Terence's Reviews > Spiders: Learning to Love Them

Spiders by Lynne Kelly
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May 22, 10

bookshelves: science-general, science-nature
Recommended to Terence by: New bookshelf at library
Recommended for: Arachnophiles
Read from May 19 to 21, 2010, read count: 1

I so much wanted to like this book more!

The arachnids are my favorite arthropod (though I haven't gone so far as to name the ones I see around the apartment as the author does hers).

The good:

* The photos are quite excellent. There's a selection of 38 color plates and many black-and-white pictures throughout the book. A few of the B&Ws are hard to make out but in most the contrast between spider and background is sufficient to make out what's going on.

* The author makes a good case about how just insanely complicated and interconnected nature is and how destroying even the most insignificant seeming part of it threatens to bring down the whole house of cards: "`It's like a game of Jenga,' disagrees Shardlow. `Take the bricks out one by one and the tower stays up, but take out one too many and the whole countryside may come crushing down.' The house sparrow's tumble towards Red Data Book status is linked to chick starvation, as aphids, spiders and craneflies have become scarcer." (pp. 218-9)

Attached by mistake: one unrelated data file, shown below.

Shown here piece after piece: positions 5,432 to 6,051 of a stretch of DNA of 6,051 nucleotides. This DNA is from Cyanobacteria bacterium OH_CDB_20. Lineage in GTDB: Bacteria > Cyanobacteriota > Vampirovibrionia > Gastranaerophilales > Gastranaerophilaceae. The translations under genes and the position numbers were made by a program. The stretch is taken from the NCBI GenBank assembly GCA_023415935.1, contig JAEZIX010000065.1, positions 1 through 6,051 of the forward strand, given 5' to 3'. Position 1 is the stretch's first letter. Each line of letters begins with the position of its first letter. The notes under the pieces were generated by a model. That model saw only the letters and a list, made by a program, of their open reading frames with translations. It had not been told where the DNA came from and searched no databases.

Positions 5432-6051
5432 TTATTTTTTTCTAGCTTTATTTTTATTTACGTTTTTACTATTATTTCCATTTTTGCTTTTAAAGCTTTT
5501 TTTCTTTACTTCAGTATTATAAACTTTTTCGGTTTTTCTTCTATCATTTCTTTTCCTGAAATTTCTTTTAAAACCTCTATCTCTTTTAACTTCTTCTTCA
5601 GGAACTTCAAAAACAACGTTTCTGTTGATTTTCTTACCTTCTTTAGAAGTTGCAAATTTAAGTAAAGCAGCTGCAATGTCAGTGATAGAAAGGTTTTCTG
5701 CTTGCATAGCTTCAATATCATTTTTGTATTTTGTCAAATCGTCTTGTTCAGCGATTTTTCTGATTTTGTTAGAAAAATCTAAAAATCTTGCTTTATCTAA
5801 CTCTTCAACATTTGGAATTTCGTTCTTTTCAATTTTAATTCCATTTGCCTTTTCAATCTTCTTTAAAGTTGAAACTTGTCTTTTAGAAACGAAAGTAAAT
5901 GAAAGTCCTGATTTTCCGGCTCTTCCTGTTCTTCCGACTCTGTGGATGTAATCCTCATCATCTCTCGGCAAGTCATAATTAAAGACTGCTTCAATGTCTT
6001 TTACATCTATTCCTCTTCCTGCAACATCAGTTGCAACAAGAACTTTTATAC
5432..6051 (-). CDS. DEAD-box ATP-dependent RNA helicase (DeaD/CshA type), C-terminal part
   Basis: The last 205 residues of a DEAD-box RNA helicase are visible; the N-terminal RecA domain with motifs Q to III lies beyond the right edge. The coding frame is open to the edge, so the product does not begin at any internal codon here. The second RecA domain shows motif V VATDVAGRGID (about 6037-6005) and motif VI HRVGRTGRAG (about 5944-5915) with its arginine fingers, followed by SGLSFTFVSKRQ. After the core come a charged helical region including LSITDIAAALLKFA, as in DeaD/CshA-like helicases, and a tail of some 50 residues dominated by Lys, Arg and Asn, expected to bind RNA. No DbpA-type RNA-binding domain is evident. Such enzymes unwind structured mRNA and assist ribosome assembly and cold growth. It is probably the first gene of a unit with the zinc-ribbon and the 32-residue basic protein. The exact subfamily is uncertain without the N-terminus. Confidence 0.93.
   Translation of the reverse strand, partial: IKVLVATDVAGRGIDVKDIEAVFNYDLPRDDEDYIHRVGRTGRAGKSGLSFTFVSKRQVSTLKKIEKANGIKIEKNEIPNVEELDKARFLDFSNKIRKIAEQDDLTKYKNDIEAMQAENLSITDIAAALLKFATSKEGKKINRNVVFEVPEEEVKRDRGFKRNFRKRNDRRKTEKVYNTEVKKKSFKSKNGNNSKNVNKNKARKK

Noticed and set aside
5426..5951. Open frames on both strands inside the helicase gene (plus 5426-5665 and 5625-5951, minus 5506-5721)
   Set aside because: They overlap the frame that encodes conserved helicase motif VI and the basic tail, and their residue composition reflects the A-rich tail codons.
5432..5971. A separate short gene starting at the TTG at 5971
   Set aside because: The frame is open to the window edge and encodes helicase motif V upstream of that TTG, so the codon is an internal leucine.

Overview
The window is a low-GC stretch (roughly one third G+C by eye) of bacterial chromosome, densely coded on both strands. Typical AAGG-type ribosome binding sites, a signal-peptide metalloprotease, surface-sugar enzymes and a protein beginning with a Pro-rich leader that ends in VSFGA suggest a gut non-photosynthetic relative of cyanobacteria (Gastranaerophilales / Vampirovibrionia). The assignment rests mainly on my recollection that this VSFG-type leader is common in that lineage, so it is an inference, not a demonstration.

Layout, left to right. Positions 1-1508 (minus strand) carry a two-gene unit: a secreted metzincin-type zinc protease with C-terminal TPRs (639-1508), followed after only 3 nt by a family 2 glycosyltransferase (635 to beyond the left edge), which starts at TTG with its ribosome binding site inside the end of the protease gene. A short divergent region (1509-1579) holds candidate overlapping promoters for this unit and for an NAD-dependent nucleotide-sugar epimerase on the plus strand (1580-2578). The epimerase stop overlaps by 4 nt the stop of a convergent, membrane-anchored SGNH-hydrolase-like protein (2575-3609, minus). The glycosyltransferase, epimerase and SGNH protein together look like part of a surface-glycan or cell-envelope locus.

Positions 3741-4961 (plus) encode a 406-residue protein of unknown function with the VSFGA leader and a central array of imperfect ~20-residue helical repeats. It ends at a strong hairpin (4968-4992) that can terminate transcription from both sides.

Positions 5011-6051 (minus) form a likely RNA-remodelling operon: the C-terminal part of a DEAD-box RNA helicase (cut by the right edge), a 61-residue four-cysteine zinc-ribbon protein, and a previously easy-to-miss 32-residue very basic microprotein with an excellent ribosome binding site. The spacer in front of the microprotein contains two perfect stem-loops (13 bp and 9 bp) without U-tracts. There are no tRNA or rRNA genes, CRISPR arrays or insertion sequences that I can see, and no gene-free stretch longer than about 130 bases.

* The author also tells an inspiring story of overcoming her arachnophobia (perhaps too well) by confronting her fears.

The bad (and what dragged it from a default 3 stars):

* The book is very poorly organized and the author is not that great a writer. It's another example of a book that reads like a professor's lecture notes or the entries in a journal. Lynne needed to take more time (or her editor did) organizing the material.

That said, it was still an engrossing read. The subject matter alone kept me riveted so I'll recommend it to the interested.
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Comments (showing 1-3 of 3) (3 new)

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message 1: by [deleted user] (new)

I also like some spiders. My favorite is the wolf spider. Which one is your fav?


Terence I'm not sure I have a "fave." I appreciate the beauty and elegance of the species as a whole :-)

Though, if pressed I'll admit to liking the wolf spiders too. But there are also orb weavers and the tarantulas to like. Years ago I lived in a house with a backyard where what must have been a species of orb weaver set up a web in the garden. The spider herself was between 1" and 2" long and was a brilliant yellow and green in color. I've always regretted not having a camera at the time.

Another if-only-I-had-had-a-camera moment came a few years ago when I stumbled across an epic battle between a spider and a beetle - again, I couldn't tell you either species. They battled for a good five minutes before the beetle finally managed to escape.


message 3: by [deleted user] (new)

I have often wished for a camera too when I saw a beautiful spiders web. Once a saw a neighbor getting a picture of one that was very large covered with early morning dew.

I have never seen a spider and beetle fight. That must have been very interesting. I once caught a tarantula in a bag in Platt National Park and kept it for about 30 minutes to look at it more.


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